As a result of recent hurricanes Harvey, Irma, Maria, and Florence, most people are pretty familiar with the hurricane category system. In about a year’s time, these four storms have wreaked havoc on the communities they hit. In light of these storms, many are concerned the hurricane category system can be misleading and promote a false sense of security.
How Are Hurricanes Measured?
The National Hurricane Center and the National Oceanic and Atmospheric Administration (NOAA) use the Saffir-Simpson Hurricane Wind Scale. This scale rates hurricanes from 1 to 5 based on maximum sustained wind speed. Categories 3 and above are considered major hurricanes, although Category 1 and 2 hurricanes can still be extremely dangerous. The wind speeds for each hurricane category are:
Category 1 – Maximum Sustained Winds from 74-95 mph
Category 2 – Maximum Sustained Winds from 96-110 mph
Category 3 – Maximum Sustained Winds from 111-129 mph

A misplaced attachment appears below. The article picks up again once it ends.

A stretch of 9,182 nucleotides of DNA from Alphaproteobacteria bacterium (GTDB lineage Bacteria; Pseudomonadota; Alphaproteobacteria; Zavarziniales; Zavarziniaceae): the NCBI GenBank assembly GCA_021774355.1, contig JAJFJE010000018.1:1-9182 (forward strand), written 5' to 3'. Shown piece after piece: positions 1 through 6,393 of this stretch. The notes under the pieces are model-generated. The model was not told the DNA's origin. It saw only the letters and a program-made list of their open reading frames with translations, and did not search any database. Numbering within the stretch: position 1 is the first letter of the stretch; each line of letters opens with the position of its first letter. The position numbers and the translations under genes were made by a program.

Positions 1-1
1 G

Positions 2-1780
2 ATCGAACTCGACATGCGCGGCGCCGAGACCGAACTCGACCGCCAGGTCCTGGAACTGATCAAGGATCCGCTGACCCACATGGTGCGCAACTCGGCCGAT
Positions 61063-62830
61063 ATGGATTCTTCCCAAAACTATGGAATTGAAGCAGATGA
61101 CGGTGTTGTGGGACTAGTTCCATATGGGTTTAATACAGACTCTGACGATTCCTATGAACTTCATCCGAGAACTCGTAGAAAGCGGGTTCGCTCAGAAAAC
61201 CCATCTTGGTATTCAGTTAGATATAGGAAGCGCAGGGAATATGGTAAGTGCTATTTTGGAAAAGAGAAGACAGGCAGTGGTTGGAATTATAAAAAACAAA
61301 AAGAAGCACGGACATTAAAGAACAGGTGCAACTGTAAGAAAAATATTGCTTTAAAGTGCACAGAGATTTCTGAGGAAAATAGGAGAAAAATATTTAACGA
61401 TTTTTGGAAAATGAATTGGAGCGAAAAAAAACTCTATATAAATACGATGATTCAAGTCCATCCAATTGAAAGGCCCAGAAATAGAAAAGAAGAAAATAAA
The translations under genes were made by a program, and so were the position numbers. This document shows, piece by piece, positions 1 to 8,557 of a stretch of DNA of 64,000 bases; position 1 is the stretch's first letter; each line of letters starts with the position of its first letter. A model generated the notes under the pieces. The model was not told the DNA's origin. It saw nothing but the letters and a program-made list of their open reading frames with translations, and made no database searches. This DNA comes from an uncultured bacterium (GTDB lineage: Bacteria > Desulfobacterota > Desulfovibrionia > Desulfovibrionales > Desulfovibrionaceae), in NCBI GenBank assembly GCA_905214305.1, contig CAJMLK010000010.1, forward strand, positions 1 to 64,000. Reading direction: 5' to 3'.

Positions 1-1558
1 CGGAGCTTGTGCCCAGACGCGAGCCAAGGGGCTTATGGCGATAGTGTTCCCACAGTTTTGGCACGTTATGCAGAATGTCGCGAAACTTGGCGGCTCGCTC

Category 4 – Maximum Sustained Winds from 130-156 mph
Category 5 – Maximum Sustained Winds of 157 mph or higher
What The Category Rating System Doesn’t Measure
While winds can definitely be dangerous and can help predict the damage inflicted by a hurricane, winds alone cannot predict the entire picture of looming hurricane damage. The category rating system doesn’t measure rainfall or storm surge, which can easily prove more dangerous than wind speeds. Both Hurricane Harvey and Hurricane Florence unleashed relentless rainfall after coming ashore. This rainfall caused massive flooding that not only caused billions of dollars in damage, but also claimed the lives of dozens of people.
Many are calling for an updated hurricane rating system that would help better communicate a storm’s true danger. While a new rating system could help in the future, it does little for hurricane victims that have already suffered damage. It’s been over a year since both Hurricane Harvey and Hurricane Maria and homeowners and business owners along the Texas coast and across the island of Puerto Rico are still trying to rebuild after unprecedented flooding and storm damage.
Get Help With Your Hurricane Claim Today
Rebuilding after a hurricane takes time, but insurance companies operating in bad faith often slow the process down further. If your insurance company has delayed, underpaid, or denied your insurance claim, contact Raizner Law today.